Advanced Micro Devices (AMD) is Intel's top competitor in the central processor unit market and Nvidia's main rival for the graphics processor unit market. The semiconductor company has been around almost as long as Intel, which launched in the late sixties. Ever since the company's $5.4 billion acquisition of Canadian graphics company ATI Technologies in 2006, Advanced Micro Devices has been downsizing to straighten out its balance sheet while its stock has fallen from $40 to $3.50 per share.
AMD vs Intel (INTC)
At one time in the early 1980s Advanced Micro Devices and Intel were partners when Advanced Micro Devices helped manufacture 8086 and 8088 processors. The reason the competitors became partners was because International Business Machines Corp (IBM) wanted to work with two different chip makers for its PC. A few years later Advanced Micro Devices decided to create its own chip for IBM based on Intel's engineering, which led to a long legal battle against Intel in which Advanced Micro Devices prevailed in 1994. Since that time Advanced Micro Devices and Intel have been in a battle to produce the fastest processors at the lowest cost. In February 2006 AMD traded as high as $42 per share but it was a short lived celebration. Since early 2007 Intel has been the higher trading stock. In November 2013 Intel has a valuation near $120 billion while Advanced Micro Devices has a valuation near $2 billion.
New Notebook Development
Earlier in 2013 AMD began targeting low-cost notebooks with system-on-chip parts, in hopes of taking market share away from Intel, which has also entered the low end market. At the same time both semiconductor companies have gone after the high end market. AMD saw a glimmer of hope with low cost Kabini notebooks but this success was offset by the failure of the less energy efficient Temash tablets. AMD then went back to the drawing board and designed more powerful processors.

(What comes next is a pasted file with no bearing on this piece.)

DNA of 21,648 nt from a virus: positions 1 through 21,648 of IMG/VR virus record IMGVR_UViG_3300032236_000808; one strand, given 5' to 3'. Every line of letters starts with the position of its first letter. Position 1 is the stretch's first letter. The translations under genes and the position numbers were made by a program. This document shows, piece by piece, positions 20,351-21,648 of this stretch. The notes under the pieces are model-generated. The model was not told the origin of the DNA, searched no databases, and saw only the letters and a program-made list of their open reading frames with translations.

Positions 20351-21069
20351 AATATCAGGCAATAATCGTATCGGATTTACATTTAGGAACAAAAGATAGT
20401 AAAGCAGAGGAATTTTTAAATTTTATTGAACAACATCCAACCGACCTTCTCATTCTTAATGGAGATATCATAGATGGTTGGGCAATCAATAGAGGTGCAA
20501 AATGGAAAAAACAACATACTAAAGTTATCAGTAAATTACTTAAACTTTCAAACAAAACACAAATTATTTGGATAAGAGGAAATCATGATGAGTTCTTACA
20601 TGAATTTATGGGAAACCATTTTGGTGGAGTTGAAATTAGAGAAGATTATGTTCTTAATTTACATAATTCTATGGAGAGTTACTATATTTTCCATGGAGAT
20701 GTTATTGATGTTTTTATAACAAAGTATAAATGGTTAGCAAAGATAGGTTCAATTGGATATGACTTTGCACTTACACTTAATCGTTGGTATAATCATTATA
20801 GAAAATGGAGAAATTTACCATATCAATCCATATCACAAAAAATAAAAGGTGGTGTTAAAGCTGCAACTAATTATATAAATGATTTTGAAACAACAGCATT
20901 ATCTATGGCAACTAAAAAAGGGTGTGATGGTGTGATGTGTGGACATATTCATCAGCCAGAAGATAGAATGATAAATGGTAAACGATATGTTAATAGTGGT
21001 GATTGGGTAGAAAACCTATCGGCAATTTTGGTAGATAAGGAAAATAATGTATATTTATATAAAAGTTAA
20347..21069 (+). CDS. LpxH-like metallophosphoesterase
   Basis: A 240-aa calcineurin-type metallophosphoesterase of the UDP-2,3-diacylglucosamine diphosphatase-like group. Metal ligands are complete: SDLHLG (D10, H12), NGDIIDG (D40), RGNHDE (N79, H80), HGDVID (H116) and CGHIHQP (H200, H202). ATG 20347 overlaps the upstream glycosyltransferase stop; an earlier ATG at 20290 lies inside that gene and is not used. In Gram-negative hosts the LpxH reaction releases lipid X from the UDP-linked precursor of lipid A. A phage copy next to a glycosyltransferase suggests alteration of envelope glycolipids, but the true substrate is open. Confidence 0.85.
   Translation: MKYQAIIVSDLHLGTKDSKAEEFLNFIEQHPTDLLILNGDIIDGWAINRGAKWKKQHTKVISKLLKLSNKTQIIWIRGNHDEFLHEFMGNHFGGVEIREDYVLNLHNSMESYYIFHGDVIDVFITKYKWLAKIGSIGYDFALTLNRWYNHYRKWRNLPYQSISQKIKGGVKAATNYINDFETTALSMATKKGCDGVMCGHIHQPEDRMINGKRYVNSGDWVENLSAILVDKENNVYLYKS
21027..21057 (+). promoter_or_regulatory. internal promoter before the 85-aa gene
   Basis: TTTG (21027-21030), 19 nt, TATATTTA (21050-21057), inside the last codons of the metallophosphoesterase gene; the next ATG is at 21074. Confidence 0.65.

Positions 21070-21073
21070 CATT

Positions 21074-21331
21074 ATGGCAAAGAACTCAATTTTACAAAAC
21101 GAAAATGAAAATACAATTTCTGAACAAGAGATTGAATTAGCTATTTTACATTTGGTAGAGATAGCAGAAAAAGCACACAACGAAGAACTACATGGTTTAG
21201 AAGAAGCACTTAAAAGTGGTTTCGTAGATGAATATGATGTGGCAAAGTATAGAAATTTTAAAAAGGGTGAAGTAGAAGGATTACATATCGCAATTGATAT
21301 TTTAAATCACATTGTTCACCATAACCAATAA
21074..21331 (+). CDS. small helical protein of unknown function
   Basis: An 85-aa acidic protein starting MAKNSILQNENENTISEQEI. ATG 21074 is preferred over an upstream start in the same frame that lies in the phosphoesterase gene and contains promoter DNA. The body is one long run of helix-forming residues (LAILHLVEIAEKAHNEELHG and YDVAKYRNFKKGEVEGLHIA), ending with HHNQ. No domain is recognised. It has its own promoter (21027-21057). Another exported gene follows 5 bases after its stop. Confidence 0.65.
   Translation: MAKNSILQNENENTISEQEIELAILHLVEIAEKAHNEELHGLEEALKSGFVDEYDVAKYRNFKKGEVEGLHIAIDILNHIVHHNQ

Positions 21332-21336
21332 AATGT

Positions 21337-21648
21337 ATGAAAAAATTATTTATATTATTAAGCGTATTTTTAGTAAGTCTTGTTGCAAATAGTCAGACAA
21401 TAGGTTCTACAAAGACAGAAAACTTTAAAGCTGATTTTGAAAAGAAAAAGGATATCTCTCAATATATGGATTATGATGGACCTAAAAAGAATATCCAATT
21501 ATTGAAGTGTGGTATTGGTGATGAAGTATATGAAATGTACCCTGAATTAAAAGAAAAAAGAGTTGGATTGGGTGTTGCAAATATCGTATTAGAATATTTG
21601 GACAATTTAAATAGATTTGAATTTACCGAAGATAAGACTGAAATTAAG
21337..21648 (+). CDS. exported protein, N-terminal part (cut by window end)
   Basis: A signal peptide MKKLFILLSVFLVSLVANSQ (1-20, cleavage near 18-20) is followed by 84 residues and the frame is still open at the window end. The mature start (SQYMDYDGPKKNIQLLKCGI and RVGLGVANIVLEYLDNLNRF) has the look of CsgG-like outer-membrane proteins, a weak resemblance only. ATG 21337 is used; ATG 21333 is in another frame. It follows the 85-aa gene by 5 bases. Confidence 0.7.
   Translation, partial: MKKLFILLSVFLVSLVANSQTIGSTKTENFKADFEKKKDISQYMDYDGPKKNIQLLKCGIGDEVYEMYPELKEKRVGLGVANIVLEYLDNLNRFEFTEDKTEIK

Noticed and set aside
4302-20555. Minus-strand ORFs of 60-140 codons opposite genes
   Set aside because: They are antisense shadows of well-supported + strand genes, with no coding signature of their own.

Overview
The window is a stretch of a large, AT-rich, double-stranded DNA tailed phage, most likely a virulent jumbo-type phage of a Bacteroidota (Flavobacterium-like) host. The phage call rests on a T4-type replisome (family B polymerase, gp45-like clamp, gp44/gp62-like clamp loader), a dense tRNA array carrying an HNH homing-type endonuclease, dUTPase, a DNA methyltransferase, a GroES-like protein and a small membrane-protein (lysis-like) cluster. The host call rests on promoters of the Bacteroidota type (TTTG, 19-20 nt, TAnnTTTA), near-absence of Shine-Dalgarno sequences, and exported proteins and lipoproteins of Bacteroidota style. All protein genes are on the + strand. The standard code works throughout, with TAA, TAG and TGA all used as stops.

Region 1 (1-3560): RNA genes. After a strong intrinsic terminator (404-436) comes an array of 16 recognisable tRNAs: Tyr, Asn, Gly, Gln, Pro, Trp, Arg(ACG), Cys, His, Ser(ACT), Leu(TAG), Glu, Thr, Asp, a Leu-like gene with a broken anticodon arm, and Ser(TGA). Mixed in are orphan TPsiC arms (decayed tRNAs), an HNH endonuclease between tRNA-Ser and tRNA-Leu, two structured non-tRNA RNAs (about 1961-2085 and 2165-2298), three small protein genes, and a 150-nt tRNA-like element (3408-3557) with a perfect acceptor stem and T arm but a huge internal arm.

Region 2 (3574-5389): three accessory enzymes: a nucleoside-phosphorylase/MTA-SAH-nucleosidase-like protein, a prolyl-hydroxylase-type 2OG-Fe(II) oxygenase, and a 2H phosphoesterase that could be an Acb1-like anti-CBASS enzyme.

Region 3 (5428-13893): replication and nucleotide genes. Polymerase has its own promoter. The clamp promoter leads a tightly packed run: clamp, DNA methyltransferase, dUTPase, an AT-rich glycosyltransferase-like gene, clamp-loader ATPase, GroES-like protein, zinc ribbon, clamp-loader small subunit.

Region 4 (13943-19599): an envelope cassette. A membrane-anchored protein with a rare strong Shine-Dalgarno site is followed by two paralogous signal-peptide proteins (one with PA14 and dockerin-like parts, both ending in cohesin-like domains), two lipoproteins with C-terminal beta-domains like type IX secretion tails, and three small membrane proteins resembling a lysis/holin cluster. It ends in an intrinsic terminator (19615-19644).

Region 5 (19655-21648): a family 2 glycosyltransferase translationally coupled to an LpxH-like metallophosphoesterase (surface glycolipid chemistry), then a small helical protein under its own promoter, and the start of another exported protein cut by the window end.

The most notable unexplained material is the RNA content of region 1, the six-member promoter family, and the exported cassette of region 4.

Unfortunately for Advanced Micro Devices, Intel seems to be winning the race at performance-per-watt designs for both high end PCs and low end notebooks. Intel simply builds its architecture with superior transistors. AMD's only hope in winning at the popular low-end market is to undercut Intel's prices enough to appear to be the better deal. The company's Jaguar cores still have importance in the video game space, as they are used in both Xbox One and PlayStation 4.
Innovation with Supercomputing Graphics and APUs
In November 2013 AMD announced it has designed a new graphics card for high end computing. The FirePro S10000 12 GB Edition GPU is set for release in the Spring of 2014 and is aimed at industries such as defense, aeronautics, automotive, medicine, finance, oil exploration and engineering. The 3D graphics card offers increased memory for larger data projects designed for creating new products and services. A 6 GB edition of the graphics card is currently available on the market. According to the University of Frankfurt's Institution of Advanced Studies, the 6 GM edition when combined with the SANAM supercomputer is one of the five most powerful and energy-efficient supercomputer solutions.
One of AMD's more influential developments has been Accelerated Processing Units (APUs), which combine graphics and computing on the same piece of silicon. AMD introduced the new idea in 2010 and Intel has played follow the leader. The CPU technology comes from the x86 standard while the GPU technology was developed by ATI, leading to an advancement known as parallel computing. The design is meant to improve performance with low power and is part of a new set of standards known as Heterogeneous Systems Architecture (HSA), in which AMD appears to be a leading pioneer.
Financial Condition and Outlook
Advanced Micro Devices secured a $500 million loan over five years with a group of investors represented by Bank of America, N.A. (BAC) in November 2013. The cash will be used for general corporate purposes such as working capital. The company's third quarter earnings report released in October 2013 delivered good news such as a return to profitability with free cash flow. Revenue improved to $1.46 billion from the previous Q3 of $1.27 billion as a $131 million operating loss shifting to operating income of $95 million. Net income also improved from a $150 million loss to a $31 million profit.
The stock has a long way to go to repeat what it did in 2006, but it appears that the company's turnaround efforts and innovation can fuel valuation growth. In the past two years the stock briefly dipped under $2 after climbing as high as $8. With that history, the $3.50 level seems like a bargain and it's not a stretch of the imagination that the stock is poised to double sometime in the next two years. The company has cash with improving earnings and appears to be in good shape, regardless of what happens with other tech companies.